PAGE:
Can you hear me now?

Even though some are worried about Verizon's spending spree, investors should be pleased by the results from Verizon's wireless arm, a joint venture of Verizon and Vodafone (Research). Verizon owns the majority stake.

Verizon Wireless accounted for nearly half of the company's revenues and operating profits in the second quarter. And sales jumped nearly 15 percent in the quarter, more than three times the growth rate for the entire company.

Although Verizon Wireless is no longer the biggest cell phone service provider -- Cingular overtook Verizon Wireless after it bought AT&T Wireless -- many analysts think Verizon Wireless is in the best financial shape.

Subscriber growth has been booming and analysts expect the company to report that Verizon Wireless added nearly 2 million customers in the third quarter, which will put it near 50 million.

Customer turnover is among the lowest in the industry. Churn -- which measures the percentage of subscribers who cancel their service -- was 1.2 percent for the second quarter and is expected to remain around that level in the third quarter.

But even with the strength in wireless, Verizon is expected to report third-quarter earnings of 64 cents a share, according to Thomson/First Call, down a bit from 65 cents a share a year earlier. Sales are expected to rise just 4 percent. With that in mind, some think Verizon should focus even more on the faster growing wireless unit.

"Verizon's commitment to reinvesting in and reinventing its wire line business has separated it from wire line peers and the stock's performance has reflected market skepticism regarding the investment merit of this strategy," David Barden, an analyst with Bank of America Securities, wrote in a recent report.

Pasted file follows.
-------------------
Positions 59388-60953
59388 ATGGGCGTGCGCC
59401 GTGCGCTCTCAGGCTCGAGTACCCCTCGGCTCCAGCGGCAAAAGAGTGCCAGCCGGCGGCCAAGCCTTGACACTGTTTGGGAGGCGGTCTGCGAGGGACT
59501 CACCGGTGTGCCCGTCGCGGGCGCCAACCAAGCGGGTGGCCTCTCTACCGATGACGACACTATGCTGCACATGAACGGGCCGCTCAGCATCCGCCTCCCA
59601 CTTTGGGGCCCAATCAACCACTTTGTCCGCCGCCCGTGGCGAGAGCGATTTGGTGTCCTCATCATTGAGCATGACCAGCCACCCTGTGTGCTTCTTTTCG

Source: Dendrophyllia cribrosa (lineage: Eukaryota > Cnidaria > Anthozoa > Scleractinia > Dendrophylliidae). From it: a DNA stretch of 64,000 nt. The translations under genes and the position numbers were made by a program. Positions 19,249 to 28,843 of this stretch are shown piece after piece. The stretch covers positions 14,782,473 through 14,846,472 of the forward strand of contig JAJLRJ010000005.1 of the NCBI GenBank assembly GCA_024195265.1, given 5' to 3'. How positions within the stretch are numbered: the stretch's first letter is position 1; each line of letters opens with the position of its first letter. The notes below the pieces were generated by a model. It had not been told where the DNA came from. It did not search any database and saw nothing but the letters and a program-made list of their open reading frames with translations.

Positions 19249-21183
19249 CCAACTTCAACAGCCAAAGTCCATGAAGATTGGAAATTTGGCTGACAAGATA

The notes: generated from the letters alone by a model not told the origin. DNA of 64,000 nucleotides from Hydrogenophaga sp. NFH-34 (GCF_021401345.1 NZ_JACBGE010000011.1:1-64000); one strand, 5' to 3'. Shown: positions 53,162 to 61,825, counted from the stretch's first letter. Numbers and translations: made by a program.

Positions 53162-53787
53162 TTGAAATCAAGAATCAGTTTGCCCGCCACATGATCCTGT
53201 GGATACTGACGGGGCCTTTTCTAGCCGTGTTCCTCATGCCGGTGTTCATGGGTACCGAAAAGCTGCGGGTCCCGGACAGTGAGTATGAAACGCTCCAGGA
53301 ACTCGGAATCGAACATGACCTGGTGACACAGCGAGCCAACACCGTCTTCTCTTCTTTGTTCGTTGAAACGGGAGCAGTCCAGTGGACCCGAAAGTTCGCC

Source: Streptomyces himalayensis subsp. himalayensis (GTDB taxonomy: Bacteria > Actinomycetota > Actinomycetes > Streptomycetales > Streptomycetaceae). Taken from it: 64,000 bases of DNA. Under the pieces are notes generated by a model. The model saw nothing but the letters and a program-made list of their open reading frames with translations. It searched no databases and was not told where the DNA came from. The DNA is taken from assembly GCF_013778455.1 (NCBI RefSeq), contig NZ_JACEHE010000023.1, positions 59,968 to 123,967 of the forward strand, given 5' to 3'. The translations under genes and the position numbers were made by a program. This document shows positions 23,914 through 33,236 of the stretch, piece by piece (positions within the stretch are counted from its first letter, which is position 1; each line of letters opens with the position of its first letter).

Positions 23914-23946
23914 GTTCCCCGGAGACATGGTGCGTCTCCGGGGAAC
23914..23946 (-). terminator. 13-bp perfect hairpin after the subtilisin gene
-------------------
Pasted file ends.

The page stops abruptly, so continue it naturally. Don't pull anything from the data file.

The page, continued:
A long-distance value

The slide in Verizon's stock does create an attractive buying opportunity for investors, some analysts said. The stock trades at about 11 times 2006 earnings estimates, a discount to its competitors. SBC and BellSouth (Research) both have P/E ratios of about 13 times next year's estimates while Sprint Nextel (Research) trades at 14 times.

What's more, Verizon pays a lofty dividend, which also makes it a safer bet compared to most of its competitors and the rest of the market. The company pays an annual dividend of $1.62 a share, for a yield of 5.5 percent.

That ranks Verizon as one of the top 25 yielding stocks in the S&P 500, and outpaces the 10-year Treasury yield, now about 4.4 percent. And most analysts said that Verizon's balance sheet is strong enough to support the dividend, even with the increased spending plans.

Still, investors will have to be patient. Concerns about competition will probably continue to make for some bad reception with the stock.

In addition to cable companies like Comcast Corp (Research), which has rolled out a digital phone service, other firms like Internet phone companies Vonage and Skype, now owned by eBay (Research), pose a threat. But investors that buy the stock now should reap long-term returns, and they'll paid a handsome dividend while they wait.

None of the analysts mentioned in this story own stock in Verizon nor do their firms have banking relationships with the company.